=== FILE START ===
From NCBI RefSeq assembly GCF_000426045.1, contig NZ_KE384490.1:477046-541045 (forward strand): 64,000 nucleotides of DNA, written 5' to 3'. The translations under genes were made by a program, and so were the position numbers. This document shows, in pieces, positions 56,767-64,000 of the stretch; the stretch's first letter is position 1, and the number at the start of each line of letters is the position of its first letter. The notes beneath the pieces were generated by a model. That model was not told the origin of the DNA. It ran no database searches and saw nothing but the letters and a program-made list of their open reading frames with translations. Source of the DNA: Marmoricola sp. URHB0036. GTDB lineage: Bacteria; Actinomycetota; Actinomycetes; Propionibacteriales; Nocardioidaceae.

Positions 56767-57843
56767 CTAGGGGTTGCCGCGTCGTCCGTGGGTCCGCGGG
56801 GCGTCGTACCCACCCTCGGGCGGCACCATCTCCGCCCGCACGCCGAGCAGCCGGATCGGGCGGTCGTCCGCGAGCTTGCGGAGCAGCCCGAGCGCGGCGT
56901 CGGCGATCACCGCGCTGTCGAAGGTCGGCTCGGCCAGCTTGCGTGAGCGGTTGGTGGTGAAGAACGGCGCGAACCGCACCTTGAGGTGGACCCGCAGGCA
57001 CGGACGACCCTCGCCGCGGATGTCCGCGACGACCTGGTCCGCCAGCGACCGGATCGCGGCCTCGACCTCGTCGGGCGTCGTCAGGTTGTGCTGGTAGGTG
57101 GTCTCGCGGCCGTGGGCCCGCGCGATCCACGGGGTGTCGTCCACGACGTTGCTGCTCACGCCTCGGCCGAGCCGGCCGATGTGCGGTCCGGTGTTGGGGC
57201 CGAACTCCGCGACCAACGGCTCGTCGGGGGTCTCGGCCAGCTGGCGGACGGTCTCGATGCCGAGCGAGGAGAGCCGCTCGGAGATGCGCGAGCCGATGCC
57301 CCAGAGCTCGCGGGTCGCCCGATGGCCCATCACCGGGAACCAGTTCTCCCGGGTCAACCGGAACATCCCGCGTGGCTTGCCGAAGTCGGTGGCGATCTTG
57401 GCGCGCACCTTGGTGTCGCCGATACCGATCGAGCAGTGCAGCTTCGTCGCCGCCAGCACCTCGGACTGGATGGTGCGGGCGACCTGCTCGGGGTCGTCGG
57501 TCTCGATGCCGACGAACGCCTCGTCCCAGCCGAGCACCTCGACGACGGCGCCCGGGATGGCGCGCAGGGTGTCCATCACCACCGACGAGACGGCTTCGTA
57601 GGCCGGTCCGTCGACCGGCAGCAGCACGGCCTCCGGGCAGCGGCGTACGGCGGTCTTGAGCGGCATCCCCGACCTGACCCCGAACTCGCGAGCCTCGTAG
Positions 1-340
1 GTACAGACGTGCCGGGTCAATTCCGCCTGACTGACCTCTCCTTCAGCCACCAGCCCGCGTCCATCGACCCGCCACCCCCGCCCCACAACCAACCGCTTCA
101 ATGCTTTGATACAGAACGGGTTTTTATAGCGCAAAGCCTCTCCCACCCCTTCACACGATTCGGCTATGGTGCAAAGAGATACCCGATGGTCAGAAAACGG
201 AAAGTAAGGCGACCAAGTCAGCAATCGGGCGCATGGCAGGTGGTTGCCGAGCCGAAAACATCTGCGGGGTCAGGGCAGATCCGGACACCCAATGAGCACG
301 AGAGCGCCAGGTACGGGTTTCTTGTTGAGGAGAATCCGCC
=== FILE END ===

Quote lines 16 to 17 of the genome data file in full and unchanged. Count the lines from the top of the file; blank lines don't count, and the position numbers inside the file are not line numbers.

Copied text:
201 AAAGTAAGGCGACCAAGTCAGCAATCGGGCGCATGGCAGGTGGTTGCCGAGCCGAAAACATCTGCGGGGTCAGGGCAGATCCGGACACCCAATGAGCACG
301 AGAGCGCCAGGTACGGGTTTCTTGTTGAGGAGAATCCGCC